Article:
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Using the UL to Assess Groups

The Tolerable Upper Intake Level (UL) is the appropriate DRI to use to assess the risk of adverse health effects from excessive nutrient intake. As intake increases above the UL, the potential for risk of adverse health effects increases.

Depending on the nutrient, the UL assessment requires accurate information on usual daily intake from all sources, or from supplements, fortificants, and medications only. Usual intake distributions will allow determination of the fraction of the population exceeding the UL. This fraction may be at risk of adverse health effects.

Difficulties arise in attempts to quantify the risk (likelihood) of adverse health effects in the general population from daily nutrient intakes exceeding the UL. The use of uncertainty factors to arrive at the UL reflects inaccuracies in reported nutrient intake data, uncertainties in the dose-response data on adverse health effects, extrapolation of data from animal experiments, severity of the adverse effect, and variation in individual susceptibility. As more accurate data from human studies become available, predicting the magnitude of the risk associated with intakes exceeding the UL may become possible. For now it is advisable to use the UL as a cutoff for safe intake.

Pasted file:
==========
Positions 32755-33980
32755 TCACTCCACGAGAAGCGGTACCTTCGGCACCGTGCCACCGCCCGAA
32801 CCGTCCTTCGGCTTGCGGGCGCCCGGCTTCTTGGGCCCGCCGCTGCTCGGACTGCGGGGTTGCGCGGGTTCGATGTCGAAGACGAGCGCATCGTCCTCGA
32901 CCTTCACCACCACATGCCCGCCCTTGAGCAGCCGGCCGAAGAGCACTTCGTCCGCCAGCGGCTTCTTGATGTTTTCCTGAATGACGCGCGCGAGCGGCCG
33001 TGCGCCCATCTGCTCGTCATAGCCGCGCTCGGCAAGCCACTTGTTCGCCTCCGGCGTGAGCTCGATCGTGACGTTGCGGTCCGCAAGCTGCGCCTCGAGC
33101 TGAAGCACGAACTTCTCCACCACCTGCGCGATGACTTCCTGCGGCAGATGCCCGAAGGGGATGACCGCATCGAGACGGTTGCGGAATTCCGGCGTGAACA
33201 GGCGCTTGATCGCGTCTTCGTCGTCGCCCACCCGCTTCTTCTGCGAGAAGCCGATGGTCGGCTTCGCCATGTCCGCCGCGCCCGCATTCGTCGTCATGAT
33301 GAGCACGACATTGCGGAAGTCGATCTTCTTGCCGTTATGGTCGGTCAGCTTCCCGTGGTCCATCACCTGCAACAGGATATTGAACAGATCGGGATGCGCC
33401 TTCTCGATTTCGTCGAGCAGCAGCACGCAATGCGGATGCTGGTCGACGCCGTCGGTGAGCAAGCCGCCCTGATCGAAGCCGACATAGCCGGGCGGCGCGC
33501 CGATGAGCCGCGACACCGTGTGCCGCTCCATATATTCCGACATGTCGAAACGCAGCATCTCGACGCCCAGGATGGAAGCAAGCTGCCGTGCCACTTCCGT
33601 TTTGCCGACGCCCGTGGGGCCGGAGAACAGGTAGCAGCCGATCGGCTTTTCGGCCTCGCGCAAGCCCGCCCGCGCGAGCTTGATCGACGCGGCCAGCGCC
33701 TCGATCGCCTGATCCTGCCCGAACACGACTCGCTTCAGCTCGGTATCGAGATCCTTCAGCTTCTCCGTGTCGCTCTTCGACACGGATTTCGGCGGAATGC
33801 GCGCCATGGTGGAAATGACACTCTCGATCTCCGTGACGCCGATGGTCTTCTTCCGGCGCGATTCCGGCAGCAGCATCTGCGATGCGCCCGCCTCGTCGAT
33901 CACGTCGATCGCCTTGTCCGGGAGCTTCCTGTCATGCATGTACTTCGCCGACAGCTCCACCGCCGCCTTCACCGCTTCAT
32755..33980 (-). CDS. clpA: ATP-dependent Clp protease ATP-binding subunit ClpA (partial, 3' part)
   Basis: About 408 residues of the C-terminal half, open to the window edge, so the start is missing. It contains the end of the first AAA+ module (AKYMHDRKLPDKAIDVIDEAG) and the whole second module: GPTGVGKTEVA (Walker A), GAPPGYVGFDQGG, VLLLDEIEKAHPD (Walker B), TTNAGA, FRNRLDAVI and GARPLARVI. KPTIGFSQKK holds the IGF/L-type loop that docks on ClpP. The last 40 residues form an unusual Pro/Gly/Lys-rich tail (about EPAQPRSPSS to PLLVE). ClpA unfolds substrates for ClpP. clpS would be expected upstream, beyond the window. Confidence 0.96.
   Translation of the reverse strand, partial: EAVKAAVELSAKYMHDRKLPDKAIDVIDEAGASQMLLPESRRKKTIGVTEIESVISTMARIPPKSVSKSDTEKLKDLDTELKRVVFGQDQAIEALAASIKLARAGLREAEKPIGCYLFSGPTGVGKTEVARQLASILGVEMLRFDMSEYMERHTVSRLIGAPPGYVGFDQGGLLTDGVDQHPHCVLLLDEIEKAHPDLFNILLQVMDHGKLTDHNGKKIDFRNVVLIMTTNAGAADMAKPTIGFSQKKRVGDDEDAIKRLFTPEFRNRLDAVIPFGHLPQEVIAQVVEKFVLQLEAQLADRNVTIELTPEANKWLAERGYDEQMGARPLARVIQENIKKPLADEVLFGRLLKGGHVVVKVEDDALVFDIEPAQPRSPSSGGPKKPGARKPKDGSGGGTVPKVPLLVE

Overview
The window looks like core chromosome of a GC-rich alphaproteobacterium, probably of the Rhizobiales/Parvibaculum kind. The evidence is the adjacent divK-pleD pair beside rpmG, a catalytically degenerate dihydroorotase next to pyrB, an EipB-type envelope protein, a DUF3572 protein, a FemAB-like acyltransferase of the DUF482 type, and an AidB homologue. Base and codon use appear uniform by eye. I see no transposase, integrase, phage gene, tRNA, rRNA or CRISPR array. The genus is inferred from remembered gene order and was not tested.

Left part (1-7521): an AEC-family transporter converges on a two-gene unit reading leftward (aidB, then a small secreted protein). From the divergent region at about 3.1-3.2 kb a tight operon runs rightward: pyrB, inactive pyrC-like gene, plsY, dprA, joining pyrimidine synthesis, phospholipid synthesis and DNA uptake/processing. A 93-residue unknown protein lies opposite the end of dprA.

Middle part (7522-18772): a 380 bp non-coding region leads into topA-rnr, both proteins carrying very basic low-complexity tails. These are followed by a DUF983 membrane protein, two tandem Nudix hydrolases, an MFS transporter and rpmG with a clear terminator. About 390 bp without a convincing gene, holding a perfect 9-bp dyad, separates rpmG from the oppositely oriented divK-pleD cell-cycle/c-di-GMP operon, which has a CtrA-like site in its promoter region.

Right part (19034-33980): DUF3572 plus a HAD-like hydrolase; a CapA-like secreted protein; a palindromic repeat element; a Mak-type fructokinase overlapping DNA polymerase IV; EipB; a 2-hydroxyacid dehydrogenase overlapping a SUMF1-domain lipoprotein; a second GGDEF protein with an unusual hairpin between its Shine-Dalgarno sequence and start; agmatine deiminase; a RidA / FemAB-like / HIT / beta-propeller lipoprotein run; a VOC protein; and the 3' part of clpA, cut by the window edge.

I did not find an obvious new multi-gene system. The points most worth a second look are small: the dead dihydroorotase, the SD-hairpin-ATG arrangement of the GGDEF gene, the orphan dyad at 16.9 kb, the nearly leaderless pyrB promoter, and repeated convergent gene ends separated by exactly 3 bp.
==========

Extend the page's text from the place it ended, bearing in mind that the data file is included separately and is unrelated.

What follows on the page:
Applications in Group Assessment

The evaluation of dietary survey data merits special attention. This includes three major components: describing the dietary survey data, estimating the prevalence of inadequate or excessive intake, and evaluating differences among subgroups in intake. These applications are discussed in Chapter 7 and summarized in Table S-2.

Bottom Line: Assessing Group Intakes

Dietary assessment at the group level typically involves comparing usual nutrient intakes with nutrient requirements to assess the prevalence of nutrient inadequacy. The preferred outcome measure used to assess the prevalence of inadequate nutrient intake is the percentage of a group with usual intake less than the EAR. For nutrients with an AI, the best that can be done is to look at mean and median intake relative to the AI. However, when mean intakes of groups are less than the AI, nothing can be inferred about the prevalence of inadequacy. To estimate the proportion of the population at risk of excessive intake, the outcome measure is the percentage



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